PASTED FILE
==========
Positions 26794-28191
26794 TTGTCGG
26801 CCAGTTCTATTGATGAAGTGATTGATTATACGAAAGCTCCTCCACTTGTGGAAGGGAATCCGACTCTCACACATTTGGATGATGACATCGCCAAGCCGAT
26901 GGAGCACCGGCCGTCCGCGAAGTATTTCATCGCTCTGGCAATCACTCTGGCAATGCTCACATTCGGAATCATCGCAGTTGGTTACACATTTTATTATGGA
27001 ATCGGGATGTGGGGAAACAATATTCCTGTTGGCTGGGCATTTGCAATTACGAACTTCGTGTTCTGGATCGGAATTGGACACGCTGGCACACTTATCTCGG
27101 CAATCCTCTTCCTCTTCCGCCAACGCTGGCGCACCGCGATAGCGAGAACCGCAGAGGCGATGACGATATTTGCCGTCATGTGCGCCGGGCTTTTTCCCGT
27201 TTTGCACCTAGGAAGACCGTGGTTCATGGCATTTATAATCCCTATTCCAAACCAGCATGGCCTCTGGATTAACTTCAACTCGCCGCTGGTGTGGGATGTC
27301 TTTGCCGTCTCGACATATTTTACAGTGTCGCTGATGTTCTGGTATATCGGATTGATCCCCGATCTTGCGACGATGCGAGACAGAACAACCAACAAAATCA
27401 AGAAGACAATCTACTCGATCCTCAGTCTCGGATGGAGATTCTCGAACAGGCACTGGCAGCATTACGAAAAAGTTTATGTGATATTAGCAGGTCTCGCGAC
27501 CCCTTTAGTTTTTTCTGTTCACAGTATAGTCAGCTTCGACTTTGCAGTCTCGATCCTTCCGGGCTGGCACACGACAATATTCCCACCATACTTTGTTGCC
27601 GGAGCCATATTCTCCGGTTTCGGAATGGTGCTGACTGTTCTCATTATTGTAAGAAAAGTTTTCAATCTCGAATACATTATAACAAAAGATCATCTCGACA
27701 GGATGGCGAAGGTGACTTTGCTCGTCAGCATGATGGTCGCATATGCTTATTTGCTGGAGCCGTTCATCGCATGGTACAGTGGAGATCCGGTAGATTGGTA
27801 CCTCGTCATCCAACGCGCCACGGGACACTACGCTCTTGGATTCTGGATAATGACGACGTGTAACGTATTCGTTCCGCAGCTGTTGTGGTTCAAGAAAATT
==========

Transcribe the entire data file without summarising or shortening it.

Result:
Positions 26794-28191
26794 TTGTCGG
26801 CCAGTTCTATTGATGAAGTGATTGATTATACGAAAGCTCCTCCACTTGTGGAAGGGAATCCGACTCTCACACATTTGGATGATGACATCGCCAAGCCGAT
26901 GGAGCACCGGCCGTCCGCGAAGTATTTCATCGCTCTGGCAATCACTCTGGCAATGCTCACATTCGGAATCATCGCAGTTGGTTACACATTTTATTATGGA
27001 ATCGGGATGTGGGGAAACAATATTCCTGTTGGCTGGGCATTTGCAATTACGAACTTCGTGTTCTGGATCGGAATTGGACACGCTGGCACACTTATCTCGG
27101 CAATCCTCTTCCTCTTCCGCCAACGCTGGCGCACCGCGATAGCGAGAACCGCAGAGGCGATGACGATATTTGCCGTCATGTGCGCCGGGCTTTTTCCCGT
27201 TTTGCACCTAGGAAGACCGTGGTTCATGGCATTTATAATCCCTATTCCAAACCAGCATGGCCTCTGGATTAACTTCAACTCGCCGCTGGTGTGGGATGTC
27301 TTTGCCGTCTCGACATATTTTACAGTGTCGCTGATGTTCTGGTATATCGGATTGATCCCCGATCTTGCGACGATGCGAGACAGAACAACCAACAAAATCA
27401 AGAAGACAATCTACTCGATCCTCAGTCTCGGATGGAGATTCTCGAACAGGCACTGGCAGCATTACGAAAAAGTTTATGTGATATTAGCAGGTCTCGCGAC
27501 CCCTTTAGTTTTTTCTGTTCACAGTATAGTCAGCTTCGACTTTGCAGTCTCGATCCTTCCGGGCTGGCACACGACAATATTCCCACCATACTTTGTTGCC
27601 GGAGCCATATTCTCCGGTTTCGGAATGGTGCTGACTGTTCTCATTATTGTAAGAAAAGTTTTCAATCTCGAATACATTATAACAAAAGATCATCTCGACA
27701 GGATGGCGAAGGTGACTTTGCTCGTCAGCATGATGGTCGCATATGCTTATTTGCTGGAGCCGTTCATCGCATGGTACAGTGGAGATCCGGTAGATTGGTA
27801 CCTCGTCATCCAACGCGCCACGGGACACTACGCTCTTGGATTCTGGATAATGACGACGTGTAACGTATTCGTTCCGCAGCTGTTGTGGTTCAAGAAAATT